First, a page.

US3278061A - Hand truck - Google Patents

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US3278061A
US3278061A US341993A US34199364A US3278061A US 3278061 A US3278061 A US 3278061A US 341993 A US341993 A US 341993A US 34199364 A US34199364 A US 34199364A US 3278061 A US3278061 A US 3278061A
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Prior art keywords
pan
container
frame assembly
wheels
axle
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Expired - Lifetime
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US341993A
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Harold C Christensen
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Allied Corp
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Allied Corp
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    • BPERFORMING OPERATIONS; TRANSPORTING
    • B62LAND VEHICLES FOR TRAVELLING OTHERWISE THAN ON RAILS
    • B62BHAND-PROPELLED VEHICLES, e.g. HAND CARTS OR PERAMBULATORS; SLEDGES
    • B62B1/00Hand carts having only one axis carrying one or more transport wheels; Equipment therefor
    • B62B1/26Hand carts having only one axis carrying one or more transport wheels; Equipment therefor characterised by supports specially adapted to objects of definite shape
    • B62B1/264Hand carts having only one axis carrying one or more transport wheels; Equipment therefor characterised by supports specially adapted to objects of definite shape the objects being of cylindrical shape, e.g. barrels, buckets, dustbins
    • BPERFORMING OPERATIONS; TRANSPORTING
    • B62LAND VEHICLES FOR TRAVELLING OTHERWISE THAN ON RAILS
    • B62BHAND-PROPELLED VEHICLES, e.g. HAND CARTS OR PERAMBULATORS; SLEDGES
    • B62B2202/00Indexing codes relating to type or characteristics of transported articles
    • B62B2202/02Cylindrically-shaped articles, e.g. drums, barrels, flasks
    • BPERFORMING OPERATIONS; TRANSPORTING
    • B62LAND VEHICLES FOR TRAVELLING OTHERWISE THAN ON RAILS
    • B62BHAND-PROPELLED VEHICLES, e.g. HAND CARTS OR PERAMBULATORS; SLEDGES
    • B62B2203/00Grasping, holding, supporting the objects
    • B62B2203/70Comprising means for facilitating loading or unloading

Description

HAND TRUCK 2 Sheets-Sheet l INVENTOR HAROLD C. CHRISTENSEN ATTORNEY Oct. 11, 1966 H. c. CHRISTENSEN Filed Feb. 5, 1964 Oct. 11, 1966 H. c. CHRISTENSEN HAND TRUCK 2 Sheets-Sheet 2 Filed Feb. 5, 1964 INVENTOR HAROLD C. CHRISTENSEN ATTORNEY United States Patent 3,278,061 HAND TRUCK Harold C. Christensen, Croton-on-Hudson, N.Y., assignor to Allied Chemical Corporation, New York, N.Y., a corporation of New York Filed Feb. 3, 1964, Ser. No. 341,993 3 Claims. (Cl. 214-383) This invention relates to a hand truck for transporting various kinds of containers and, more specifically, to a manually operated lever hand truck used both for transporting and for raising and lowering such containers.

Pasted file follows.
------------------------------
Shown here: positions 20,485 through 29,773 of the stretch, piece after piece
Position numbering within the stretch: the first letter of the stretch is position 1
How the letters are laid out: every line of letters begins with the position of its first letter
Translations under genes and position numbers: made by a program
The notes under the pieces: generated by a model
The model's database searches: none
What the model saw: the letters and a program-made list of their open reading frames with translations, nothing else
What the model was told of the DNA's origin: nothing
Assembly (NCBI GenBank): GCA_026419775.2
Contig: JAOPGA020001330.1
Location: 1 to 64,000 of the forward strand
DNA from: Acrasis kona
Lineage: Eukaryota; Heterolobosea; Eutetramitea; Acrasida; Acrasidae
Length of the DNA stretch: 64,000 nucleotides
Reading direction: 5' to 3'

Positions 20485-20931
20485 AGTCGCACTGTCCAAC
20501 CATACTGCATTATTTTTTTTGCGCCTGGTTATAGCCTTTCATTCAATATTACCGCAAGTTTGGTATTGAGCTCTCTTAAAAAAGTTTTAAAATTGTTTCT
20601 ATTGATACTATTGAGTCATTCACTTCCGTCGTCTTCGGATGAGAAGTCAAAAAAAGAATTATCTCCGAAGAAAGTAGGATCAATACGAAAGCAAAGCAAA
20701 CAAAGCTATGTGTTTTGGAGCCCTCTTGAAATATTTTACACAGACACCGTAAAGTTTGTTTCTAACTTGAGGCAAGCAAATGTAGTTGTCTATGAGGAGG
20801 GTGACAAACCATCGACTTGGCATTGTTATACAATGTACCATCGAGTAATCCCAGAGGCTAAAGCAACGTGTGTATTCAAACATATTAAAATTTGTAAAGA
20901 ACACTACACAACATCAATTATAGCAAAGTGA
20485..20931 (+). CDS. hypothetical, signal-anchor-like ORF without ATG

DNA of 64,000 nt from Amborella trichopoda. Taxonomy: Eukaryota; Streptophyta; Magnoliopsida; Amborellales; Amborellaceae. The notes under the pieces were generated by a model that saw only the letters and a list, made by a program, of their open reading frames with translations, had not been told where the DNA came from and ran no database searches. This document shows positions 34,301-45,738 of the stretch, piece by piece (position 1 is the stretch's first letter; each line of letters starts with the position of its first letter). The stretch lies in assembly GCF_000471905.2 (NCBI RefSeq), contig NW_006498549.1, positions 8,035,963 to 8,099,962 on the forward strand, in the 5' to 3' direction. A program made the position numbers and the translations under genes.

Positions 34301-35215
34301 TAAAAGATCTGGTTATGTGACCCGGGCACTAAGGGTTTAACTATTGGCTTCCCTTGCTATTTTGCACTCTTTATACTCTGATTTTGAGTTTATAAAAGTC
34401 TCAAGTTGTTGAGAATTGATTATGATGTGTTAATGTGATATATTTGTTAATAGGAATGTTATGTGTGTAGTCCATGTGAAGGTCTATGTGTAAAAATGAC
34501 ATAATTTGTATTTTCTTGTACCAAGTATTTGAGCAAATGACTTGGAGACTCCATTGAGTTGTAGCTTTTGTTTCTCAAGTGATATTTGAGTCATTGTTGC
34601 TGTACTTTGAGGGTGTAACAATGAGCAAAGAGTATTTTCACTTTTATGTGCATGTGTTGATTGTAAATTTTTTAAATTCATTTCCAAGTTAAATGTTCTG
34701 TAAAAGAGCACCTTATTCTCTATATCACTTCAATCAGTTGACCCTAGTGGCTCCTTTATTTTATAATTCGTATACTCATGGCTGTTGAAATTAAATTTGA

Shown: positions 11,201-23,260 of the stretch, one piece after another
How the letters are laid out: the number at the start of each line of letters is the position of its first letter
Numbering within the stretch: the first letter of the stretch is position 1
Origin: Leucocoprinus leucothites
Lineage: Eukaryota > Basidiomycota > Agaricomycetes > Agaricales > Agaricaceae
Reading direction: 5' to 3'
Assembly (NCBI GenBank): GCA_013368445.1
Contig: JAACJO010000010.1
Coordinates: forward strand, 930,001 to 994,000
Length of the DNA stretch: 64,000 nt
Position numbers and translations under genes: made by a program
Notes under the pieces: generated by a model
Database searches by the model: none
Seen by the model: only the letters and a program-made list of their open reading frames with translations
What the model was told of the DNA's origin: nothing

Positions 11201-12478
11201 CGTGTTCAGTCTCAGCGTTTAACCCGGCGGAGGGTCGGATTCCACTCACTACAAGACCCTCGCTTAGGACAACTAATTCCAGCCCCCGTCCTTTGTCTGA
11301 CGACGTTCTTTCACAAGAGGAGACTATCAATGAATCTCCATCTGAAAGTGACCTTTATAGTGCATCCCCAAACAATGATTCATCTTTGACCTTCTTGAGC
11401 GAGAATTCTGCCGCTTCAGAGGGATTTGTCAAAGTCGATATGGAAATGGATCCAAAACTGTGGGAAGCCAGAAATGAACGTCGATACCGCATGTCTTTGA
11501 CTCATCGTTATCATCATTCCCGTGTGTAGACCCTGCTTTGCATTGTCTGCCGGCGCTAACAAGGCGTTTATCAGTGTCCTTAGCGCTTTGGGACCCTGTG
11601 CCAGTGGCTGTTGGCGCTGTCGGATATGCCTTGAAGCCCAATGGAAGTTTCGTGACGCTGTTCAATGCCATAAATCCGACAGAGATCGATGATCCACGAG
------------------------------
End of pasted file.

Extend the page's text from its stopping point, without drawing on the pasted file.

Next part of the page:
A need has arisen for a manually operated hand truck of simple mechanical and lightweight construction, which will not only provide support for routine moving of cartons, boxes, drums, and other containers, but will provide sufiicient leverage and support for raising or lowering such containers to or from a predetermined level, typically the height of a wooden pallet or skids, which are, respectively, about 5 to 6 inches or 7 to 11 inches from the ground or floor level.

Varying state industrial regulations limit the permissible weight to be lifted by an employee. More than one man is required to lift a container exceeding such weight limitation to or from the pallet. Consequently, a hand truck which provides sufficient leverage for raising or lowering the load without taxing the employee beyond the permissible weight is advantageous. In addition to leverage, prevention of slippage or a shifting of the load must be provided by the hand truck as a safety measure.

An object of this invention is to provide a hand truck with means for raising and lowering containers to or from a predetermined level. Another object of this invention is to provide a hand truck which has suflicient leverage to permit one employee to raise and lower containers without using greater force than is permissible. A further object is to provide a hand truck with suflicient stability to raise and lower a load without danger of slippage or a shifting of the load. Still another object is to provide a hand truck of simple construction, which can be manually operated. Other objects and advantages will become apparent hereinafter.

Referring to the drawing:

FIGURE 1 is a plan view of the hand truck.

FIGURE 2 is a side view of the hand truck shown in FIGURE 1.

FIGURE 3 is a rear view of the hand truck shown in FIGURE 1.

FIGURE 4 is a side View of the hand truck with the solid line showing the truck at pallet level and the broken line showing the truck at a transporting angle.